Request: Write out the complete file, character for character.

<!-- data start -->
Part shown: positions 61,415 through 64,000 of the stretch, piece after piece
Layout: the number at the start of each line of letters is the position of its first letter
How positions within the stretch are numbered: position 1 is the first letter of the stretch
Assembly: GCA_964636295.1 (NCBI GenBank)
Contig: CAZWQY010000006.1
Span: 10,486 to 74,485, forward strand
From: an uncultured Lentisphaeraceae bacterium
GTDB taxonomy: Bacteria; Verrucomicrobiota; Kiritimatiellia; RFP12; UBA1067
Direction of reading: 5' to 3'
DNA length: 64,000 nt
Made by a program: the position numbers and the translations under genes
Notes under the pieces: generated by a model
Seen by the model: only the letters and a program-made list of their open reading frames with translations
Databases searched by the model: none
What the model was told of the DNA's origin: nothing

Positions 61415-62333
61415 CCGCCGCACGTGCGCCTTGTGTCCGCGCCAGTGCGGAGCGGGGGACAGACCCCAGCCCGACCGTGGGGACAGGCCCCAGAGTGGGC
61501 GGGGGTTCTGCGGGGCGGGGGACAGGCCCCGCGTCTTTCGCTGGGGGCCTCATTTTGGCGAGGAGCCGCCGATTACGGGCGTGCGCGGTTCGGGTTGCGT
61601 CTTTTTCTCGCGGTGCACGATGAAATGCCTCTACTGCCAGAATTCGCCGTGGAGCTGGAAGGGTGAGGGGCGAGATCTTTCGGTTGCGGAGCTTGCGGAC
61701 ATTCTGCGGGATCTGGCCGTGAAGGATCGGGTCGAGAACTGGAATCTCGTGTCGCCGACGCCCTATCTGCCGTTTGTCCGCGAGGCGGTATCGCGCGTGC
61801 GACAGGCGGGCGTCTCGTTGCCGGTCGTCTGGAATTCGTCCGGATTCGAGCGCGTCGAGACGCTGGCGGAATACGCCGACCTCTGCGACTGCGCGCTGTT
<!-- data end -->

Part shown: positions 61,415 through 64,000 of the stretch, piece after piece
Layout: the number at the start of each line of letters is the position of its first letter
How positions within the stretch are numbered: position 1 is the first letter of the stretch
Assembly: GCA_964636295.1 (NCBI GenBank)
Contig: CAZWQY010000006.1
Span: 10,486 to 74,485, forward strand
From: an uncultured Lentisphaeraceae bacterium
GTDB taxonomy: Bacteria; Verrucomicrobiota; Kiritimatiellia; RFP12; UBA1067
Direction of reading: 5' to 3'
DNA length: 64,000 nt
Made by a program: the position numbers and the translations under genes
Notes under the pieces: generated by a model
Seen by the model: only the letters and a program-made list of their open reading frames with translations
Databases searched by the model: none
What the model was told of the DNA's origin: nothing

Positions 61415-62333
61415 CCGCCGCACGTGCGCCTTGTGTCCGCGCCAGTGCGGAGCGGGGGACAGACCCCAGCCCGACCGTGGGGACAGGCCCCAGAGTGGGC
61501 GGGGGTTCTGCGGGGCGGGGGACAGGCCCCGCGTCTTTCGCTGGGGGCCTCATTTTGGCGAGGAGCCGCCGATTACGGGCGTGCGCGGTTCGGGTTGCGT
61601 CTTTTTCTCGCGGTGCACGATGAAATGCCTCTACTGCCAGAATTCGCCGTGGAGCTGGAAGGGTGAGGGGCGAGATCTTTCGGTTGCGGAGCTTGCGGAC
61701 ATTCTGCGGGATCTGGCCGTGAAGGATCGGGTCGAGAACTGGAATCTCGTGTCGCCGACGCCCTATCTGCCGTTTGTCCGCGAGGCGGTATCGCGCGTGC
61801 GACAGGCGGGCGTCTCGTTGCCGGTCGTCTGGAATTCGTCCGGATTCGAGCGCGTCGAGACGCTGGCGGAATACGCCGACCTCTGCGACTGCGCGCTGTT